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New Golang-based 'Agenda Ransomware' Can Be Customized For Each Victim

A new ransomware strain written in Golang dubbed “Agenda” has been spotted in the wild, targeting healthcare and education entities in Indonesia, Saudi Arabia, South Africa, and Thailand.

“Agenda can reboot systems in safe mode, attempts to stop many server-specific processes and services, and has multiple modes to run,” Trend Micro researchers said in an analysis last week.

Qilin, the threat actor advertising the ransomware on the dark web, is said to provide affiliates with options to tailor the binary payloads for each victim, enabling the operators to decide the ransom note, encryption extension, as well as the list of processes and services to terminate before commencing the encryption process.

Additionally, the ransomware incorporates techniques for detection evasion by taking advantage of the ‘safe mode’ feature of a device to proceed with its file encryption routine unnoticed, but not before changing the default user’s password and enabling automatic login.

Upon successful encryption, Agenda renames the files with the configured extension, drops the ransom note in each encrypted directory, and reboots the machine in normal mode. The ransomware amount requested varies from company to company, ranging anywhere from $50,000 to $800,000.

Agenda, besides leveraging local account credentials to execute the ransomware binary, also comes with capabilities to infect an entire network and its shared drivers. In one of the observed attack chains involving the ransomware, a public-facing Citrix server served as an entry point to deploy the ransomware in less than two days after a period of initial reconnaissance.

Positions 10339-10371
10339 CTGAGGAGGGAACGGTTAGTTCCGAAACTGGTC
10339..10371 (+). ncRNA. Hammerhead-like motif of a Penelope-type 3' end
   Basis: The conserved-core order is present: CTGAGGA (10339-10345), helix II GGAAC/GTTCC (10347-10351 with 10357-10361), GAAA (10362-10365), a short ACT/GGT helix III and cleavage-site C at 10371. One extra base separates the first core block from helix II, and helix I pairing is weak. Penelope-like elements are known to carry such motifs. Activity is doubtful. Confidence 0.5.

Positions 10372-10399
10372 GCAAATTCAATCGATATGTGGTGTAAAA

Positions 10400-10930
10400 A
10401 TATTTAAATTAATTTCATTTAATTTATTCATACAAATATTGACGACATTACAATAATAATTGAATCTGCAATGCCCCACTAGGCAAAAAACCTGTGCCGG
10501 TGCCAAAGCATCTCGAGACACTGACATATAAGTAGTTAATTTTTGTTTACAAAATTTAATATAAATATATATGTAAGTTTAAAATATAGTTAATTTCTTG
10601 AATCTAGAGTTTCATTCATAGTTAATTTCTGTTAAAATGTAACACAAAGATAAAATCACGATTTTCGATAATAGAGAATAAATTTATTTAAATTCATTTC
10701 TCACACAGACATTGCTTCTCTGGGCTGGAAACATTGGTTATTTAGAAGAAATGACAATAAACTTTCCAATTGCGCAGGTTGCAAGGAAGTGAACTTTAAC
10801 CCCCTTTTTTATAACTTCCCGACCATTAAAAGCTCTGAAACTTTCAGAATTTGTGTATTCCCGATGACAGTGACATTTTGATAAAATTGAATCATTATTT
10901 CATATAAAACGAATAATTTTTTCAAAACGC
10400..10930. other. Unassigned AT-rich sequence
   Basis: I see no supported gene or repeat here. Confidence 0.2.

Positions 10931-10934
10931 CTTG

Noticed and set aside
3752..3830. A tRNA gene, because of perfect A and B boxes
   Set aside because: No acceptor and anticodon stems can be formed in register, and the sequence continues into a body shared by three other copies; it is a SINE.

Trend Micro said it observed source code similarities between Agenda and the Black Basta, Black Matter, and REvil (aka Sodinokibi) ransomware families.

Black Basta, which first emerged in April 2022, is known to employ the double extortion technique of encrypting files on the systems of targeted organizations and demanding ransom to make decryption possible, while also threatening to post the stolen sensitive information should a victim choose not to pay the ransom.

As of last week, the Black Basta group has compromised over 75 organizations, according to Palo Alto Networks Unit 42, up from 50 in June 2022.

Agenda is also among the crop of ransomware families such as BlackCat, Hive, and Luna to use newer programming languages like Go and Rust. “Ransomware continues to evolve, developing more sophisticated methods and techniques to trap organizations,” the researchers said.

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